Rio Tinto to deploy Heliogen's AI-powered industrial "solar refinery"
Mining giant Rio Tinto has announced it's going to install a pilot version of Heliogen's high-temperature "solar refinery" at a Californian boron mine, supplying clean energy as well as heat for industrial processes, with operations expected to start in 2022.
Heliogen's technology is an AI-enhanced version of a concentrating solar thermal generator; a huge array of mirrors surrounding a tall tower, each of which tracks the Sun's position in the sky and tilts itself to perfectly reflect the sunlight onto a collector in the top of the tower.
With a large number of these mirrors – potentially thousands, capturing sunlight across a large spread of land and focusing it all on one spot – the collector gets extremely hot. In 2019, Heliogen's demo plant in Lancaster, California, recorded temperatures exceeding 1,000 °C (1,832 °F), using a relatively small field of AI-guided mirrors, and the company is now talking about temperatures over 1,800 °C (3,272 °F).
That temperature can be used to generate steam and turn turbines to produce electricity, or the heat can be stored for later use outside daylight hours. It's also hot enough to be used in cheap hydrogen production – Heliogen's Bill Gross told the Abu Dhabi Sustainability Week 2021 conference in January that a 600 x 600-m (656 x 656-yd) plant could produce around a million kilograms (2.2 million lb) of green hydrogen per year at an impressively low cost around US$1.80 per kilogram (2.2 lb) – lower than the average price of dirty hydrogen today.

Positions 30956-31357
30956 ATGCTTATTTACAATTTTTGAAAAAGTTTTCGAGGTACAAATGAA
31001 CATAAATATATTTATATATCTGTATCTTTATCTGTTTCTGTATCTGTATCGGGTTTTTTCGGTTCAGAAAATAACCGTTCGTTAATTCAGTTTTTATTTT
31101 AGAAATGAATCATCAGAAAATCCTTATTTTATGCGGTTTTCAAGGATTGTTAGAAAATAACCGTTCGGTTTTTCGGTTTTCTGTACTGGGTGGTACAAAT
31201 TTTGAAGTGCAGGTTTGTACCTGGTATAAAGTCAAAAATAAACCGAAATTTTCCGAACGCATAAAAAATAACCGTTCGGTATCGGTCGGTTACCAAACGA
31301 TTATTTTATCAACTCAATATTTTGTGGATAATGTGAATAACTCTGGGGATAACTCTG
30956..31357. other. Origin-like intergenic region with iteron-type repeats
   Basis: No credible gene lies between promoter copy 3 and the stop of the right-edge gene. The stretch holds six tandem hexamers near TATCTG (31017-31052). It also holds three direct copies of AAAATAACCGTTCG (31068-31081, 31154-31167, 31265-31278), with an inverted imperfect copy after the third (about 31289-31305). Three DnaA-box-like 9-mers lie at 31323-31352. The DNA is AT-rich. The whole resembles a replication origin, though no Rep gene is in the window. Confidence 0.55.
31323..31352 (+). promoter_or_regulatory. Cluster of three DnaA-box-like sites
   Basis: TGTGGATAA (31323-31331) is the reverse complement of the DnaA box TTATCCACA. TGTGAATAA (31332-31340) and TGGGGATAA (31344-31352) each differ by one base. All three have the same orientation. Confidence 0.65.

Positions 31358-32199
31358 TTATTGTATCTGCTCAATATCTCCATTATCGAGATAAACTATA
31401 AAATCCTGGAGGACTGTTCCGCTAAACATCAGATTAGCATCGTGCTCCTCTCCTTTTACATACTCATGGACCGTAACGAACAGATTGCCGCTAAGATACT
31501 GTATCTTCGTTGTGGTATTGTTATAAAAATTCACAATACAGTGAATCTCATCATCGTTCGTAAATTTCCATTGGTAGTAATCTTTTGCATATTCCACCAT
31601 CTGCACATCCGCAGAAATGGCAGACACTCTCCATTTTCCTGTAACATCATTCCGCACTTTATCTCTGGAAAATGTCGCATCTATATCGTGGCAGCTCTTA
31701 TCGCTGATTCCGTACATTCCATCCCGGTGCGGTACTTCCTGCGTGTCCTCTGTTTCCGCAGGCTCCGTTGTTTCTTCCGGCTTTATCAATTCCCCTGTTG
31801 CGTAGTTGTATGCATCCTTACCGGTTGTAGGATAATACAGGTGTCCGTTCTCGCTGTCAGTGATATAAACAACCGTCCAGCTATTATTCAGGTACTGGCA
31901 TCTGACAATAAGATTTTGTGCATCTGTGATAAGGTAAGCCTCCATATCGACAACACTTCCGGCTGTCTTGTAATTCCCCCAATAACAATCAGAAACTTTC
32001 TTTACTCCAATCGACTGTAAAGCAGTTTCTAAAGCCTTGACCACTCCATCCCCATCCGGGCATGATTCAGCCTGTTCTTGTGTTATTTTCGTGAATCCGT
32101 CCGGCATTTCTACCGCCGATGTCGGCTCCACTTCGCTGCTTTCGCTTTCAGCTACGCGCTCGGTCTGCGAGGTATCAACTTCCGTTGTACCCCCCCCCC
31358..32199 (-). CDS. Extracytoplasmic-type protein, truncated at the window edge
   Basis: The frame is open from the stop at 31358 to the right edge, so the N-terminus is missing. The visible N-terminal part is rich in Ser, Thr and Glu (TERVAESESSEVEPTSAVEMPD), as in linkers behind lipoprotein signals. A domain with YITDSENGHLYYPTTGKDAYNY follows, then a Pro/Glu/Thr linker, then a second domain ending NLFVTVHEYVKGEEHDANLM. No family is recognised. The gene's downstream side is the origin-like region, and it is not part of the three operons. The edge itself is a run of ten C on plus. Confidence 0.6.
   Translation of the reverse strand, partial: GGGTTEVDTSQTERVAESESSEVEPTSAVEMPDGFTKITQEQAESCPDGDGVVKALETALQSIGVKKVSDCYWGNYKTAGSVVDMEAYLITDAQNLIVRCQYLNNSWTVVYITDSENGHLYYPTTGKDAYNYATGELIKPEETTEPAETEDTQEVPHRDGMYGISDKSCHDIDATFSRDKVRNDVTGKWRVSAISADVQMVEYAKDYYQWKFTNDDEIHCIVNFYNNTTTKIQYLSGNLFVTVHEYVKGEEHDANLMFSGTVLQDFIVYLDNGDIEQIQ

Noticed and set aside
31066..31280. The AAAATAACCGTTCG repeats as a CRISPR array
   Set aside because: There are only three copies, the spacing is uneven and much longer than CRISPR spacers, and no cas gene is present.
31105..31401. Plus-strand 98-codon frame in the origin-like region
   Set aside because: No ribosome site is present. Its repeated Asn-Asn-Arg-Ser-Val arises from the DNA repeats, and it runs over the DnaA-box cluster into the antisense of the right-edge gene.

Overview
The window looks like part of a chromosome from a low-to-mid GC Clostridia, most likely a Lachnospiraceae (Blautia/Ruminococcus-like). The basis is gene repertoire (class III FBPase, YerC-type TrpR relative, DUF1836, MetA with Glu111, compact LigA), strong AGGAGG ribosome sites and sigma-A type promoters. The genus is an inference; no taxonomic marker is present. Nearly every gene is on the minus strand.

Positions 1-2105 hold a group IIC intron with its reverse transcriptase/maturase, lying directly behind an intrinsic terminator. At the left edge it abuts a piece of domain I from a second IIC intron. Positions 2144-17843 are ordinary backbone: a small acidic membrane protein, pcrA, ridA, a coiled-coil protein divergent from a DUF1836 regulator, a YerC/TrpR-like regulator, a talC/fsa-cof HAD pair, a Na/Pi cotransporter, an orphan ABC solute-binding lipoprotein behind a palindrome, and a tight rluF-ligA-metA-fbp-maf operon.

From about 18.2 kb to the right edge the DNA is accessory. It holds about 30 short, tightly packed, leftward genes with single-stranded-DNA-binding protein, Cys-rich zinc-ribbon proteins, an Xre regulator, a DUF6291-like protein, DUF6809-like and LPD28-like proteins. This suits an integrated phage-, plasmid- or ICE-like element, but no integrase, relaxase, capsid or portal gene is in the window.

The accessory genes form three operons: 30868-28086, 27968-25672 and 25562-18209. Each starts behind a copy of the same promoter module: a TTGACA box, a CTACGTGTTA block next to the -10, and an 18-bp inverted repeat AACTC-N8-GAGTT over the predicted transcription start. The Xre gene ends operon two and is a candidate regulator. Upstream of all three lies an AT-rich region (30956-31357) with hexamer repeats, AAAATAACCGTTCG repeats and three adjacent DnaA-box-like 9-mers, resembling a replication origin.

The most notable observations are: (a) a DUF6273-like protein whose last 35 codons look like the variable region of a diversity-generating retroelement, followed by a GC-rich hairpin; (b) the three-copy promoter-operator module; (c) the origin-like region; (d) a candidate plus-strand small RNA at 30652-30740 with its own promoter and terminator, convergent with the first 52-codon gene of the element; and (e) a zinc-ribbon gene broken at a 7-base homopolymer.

Rio Tinto's boron operation, rather fittingly located in Boron, California, currently uses natural gas co-generation and boilers to produce steam for its processes. The Heliogen installation will contribute up to 35,000 lb (15,876 kg) of steam per hour to the plant day and night thanks to energy storage, and Rio Tinto says this has the potential to reduce total plant emissions by about 7 percent – "equivalent to taking more than 5,000 cars off the road," says the company, neatly sidestepping the fact that it's leaving more than 70,000 cars on the road in this metaphor.
This is just a pilot, though; should it prove viable, the company will assess whether to upgrade the facility to more than three times its current production rate, and the state intention here is to pilot the technology with a view to replicating it at other Rio Tinto facilities around the world where there's enough sunlight.
This is an enormous company; Rio Tinto operates in over 35 countries with annual revenues around US$44.6 billion, and is the world's second-largest metals and mining corporation. It has committed to spending $1 billion on emissions reduction initiatives between 2020-2025, and is aiming for a 45 percent reduction in emissions by 2030, compared to what it was belching out in 2010.
So it's a banner opportunity for Heliogen to demonstrate its chops. The ability to generate both electricity and extremely high temperatures day and night makes this tech very interesting to a wide range of industries looking for sustainable ways to produce both – to the point where Gross says he can see a number of industries starting to deliberately look for hot, cloudless areas for production facilities where this kind of energy generation can prove very economical.
Check out a video below explaining the project below.